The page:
On June 23, the Foreign Policy program at Brookings hosted a webinar on U.S.-China relations through the lens of great power competition as part of the “Global China: Assessing China’s Growing Role in the World” project. Among topics discussed was how China’s orientation to the war in Ukraine will impact its relations with the United States, the European Union, and others, and ultimately, what international order will arise from this crisis.
The event featured Senator Mark Warner of Virginia, chairman of the U.S. Senate Select Committee on Intelligence, who observed that the core of long-term national security competition with China is over dominance around technology and economic issues.
In conversation with Vice President and Director of Foreign Policy Suzanne Maloney, Warner emphasized the 21st century is going to be characterized by technology-driven competition, and if conflict arises, it likely will occur in the cyber domain. He outlined three recommendations for the United States and its partners and allies to respond to China’s technological ambitions: 1) identify what technology domains to invest in and who to collaborate with; 2) play a prominent role in standard-setting bodies; and 3) ensure values around transparency, democracy, and collaboration are maintained. Warner underscored, “this notion of technology alliances, investment in key technologies is not just an economic but a national security imperative.”
Regarding Russia’s invasion of Ukraine, Warner applauded the U.S. intelligence community for its information sharing with allies and with the public. He noted the strong personal rapport between Russian President Vladimir Putin and President Xi Jinping of the People’s Republic of China and said that attention should remain focused on how the Sino-Russian relationship evolves in the coming months.
James Goldgeier, visiting fellow at the Center on the United States and Europe at the Brookings Institution, then moderated a panel of Brookings Foreign Policy experts.
Ryan Hass, senior fellow and Michael Armacost Chair, argued the U.S.-China relationship may be heading into a period of managed stalemate. He said the United States will need to find ways to collaborate more effectively with its allies and partners to outpace and outperform China over time. In addition, Hass noted the importance of Warner’s comments that the 21st century will be “India’s Century,” commenting that such an analysis undercuts China’s efforts to benefit from the shadow of the future.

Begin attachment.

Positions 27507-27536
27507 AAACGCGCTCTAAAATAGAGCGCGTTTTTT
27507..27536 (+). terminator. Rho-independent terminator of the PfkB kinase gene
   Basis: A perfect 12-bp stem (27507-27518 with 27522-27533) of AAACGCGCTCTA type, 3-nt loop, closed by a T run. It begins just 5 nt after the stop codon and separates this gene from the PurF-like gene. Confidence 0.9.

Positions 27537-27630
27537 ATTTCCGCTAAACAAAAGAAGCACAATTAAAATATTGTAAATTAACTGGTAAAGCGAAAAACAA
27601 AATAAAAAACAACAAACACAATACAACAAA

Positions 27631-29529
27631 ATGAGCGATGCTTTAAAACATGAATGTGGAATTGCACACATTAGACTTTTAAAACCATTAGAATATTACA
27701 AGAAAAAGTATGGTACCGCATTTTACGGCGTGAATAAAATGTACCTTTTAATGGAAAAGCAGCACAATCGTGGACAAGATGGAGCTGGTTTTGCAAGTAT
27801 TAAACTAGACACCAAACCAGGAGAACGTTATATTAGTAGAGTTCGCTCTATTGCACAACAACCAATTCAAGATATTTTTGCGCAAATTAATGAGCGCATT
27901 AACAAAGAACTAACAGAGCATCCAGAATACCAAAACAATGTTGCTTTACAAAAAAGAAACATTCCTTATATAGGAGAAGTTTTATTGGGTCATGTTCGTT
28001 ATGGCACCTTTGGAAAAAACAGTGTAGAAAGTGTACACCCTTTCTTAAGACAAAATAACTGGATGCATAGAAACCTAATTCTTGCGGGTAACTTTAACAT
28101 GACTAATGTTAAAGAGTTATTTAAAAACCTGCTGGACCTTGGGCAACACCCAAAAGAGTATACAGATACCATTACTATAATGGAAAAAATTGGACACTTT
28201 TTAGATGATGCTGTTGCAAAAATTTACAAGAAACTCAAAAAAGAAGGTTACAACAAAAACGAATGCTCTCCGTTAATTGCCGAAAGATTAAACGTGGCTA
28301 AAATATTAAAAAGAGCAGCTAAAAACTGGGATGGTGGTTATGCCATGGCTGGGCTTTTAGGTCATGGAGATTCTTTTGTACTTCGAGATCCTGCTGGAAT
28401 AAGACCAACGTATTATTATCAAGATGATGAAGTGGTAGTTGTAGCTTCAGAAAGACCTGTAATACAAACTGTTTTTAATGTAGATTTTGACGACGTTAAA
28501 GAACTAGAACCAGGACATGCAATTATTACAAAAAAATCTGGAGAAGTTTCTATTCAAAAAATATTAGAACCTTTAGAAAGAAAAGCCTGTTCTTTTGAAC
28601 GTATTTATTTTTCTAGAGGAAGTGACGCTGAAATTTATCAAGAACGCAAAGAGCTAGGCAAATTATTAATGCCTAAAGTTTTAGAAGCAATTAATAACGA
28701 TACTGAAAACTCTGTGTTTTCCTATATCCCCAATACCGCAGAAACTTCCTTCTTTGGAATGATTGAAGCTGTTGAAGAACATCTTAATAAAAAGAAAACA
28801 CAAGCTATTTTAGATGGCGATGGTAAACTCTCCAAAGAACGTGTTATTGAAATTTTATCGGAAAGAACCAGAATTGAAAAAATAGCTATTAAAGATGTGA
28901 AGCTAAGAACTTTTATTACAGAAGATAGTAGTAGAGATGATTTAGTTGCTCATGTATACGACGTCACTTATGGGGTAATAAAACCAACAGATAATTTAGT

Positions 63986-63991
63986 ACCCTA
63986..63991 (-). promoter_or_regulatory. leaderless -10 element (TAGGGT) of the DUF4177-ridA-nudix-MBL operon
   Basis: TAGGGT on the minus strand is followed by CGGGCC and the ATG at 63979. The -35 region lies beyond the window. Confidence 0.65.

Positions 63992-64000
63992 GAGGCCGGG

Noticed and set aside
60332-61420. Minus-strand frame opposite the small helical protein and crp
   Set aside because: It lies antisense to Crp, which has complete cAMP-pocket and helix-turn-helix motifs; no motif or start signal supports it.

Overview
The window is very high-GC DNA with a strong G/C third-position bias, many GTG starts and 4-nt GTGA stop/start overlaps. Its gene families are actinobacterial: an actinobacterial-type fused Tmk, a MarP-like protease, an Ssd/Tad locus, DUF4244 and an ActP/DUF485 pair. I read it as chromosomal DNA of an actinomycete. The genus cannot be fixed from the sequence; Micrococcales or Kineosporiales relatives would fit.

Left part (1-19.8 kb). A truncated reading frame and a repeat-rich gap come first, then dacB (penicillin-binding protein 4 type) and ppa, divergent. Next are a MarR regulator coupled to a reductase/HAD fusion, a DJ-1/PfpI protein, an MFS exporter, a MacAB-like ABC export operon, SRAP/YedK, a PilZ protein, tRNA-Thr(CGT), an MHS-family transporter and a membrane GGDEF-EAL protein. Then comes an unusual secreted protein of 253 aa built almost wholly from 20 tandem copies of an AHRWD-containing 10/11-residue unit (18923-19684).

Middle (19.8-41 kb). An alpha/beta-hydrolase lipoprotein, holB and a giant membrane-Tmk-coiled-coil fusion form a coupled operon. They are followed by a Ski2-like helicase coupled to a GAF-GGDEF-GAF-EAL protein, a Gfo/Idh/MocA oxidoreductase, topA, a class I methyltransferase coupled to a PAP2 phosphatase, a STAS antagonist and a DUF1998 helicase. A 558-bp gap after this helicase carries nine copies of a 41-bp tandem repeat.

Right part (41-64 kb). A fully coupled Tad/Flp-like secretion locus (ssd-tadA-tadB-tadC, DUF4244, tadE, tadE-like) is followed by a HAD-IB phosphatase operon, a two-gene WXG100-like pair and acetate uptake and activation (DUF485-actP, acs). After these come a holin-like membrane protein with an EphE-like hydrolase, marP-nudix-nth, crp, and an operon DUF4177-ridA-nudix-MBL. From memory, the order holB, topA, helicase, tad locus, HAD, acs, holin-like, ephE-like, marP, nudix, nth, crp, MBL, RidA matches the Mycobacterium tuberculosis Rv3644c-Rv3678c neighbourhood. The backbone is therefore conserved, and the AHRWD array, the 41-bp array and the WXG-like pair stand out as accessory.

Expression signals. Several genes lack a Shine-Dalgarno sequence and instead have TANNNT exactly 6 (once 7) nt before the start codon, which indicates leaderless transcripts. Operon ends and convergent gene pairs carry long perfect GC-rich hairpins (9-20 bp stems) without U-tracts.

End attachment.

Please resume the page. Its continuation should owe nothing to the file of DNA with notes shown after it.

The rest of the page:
On similarities between the conflict in Ukraine and a potential conflict over Taiwan, Hass said in both cases there are strong powerful authoritarian countries that covet weaker, smaller neighbors. However, there are important dissimilarities as well in terms of geography and that Taiwan is a consolidated democracy in a way that was not evident in the case of Ukraine. China is pursuing a long-term strategy of coercion without violence toward Taiwan; the United States will need to focus on countering that challenge over the long run.
Nonresident Senior Fellow Angela Stent said the war in Ukraine has strengthened the Russia-China partnership. She emphasized that for Xi it is important that Russia win the war and that Putin stay in power. However, their relationship has limits. China and Russia are not natural allies, and it is difficult for Russia to completely realign itself to be an Asian power.
Constanze Stelzenmüller, senior fellow and Fritz Stern Chair on Germany and trans-Atlantic Relations, argued that Europe views China through the lens of systemic rivalry. The Eurasian security sphere is increasingly fusing with Europeans’ perceptions of their interest in the Indo-Pacific — on trade relationships with Asian democracies and the security of Taiwan.
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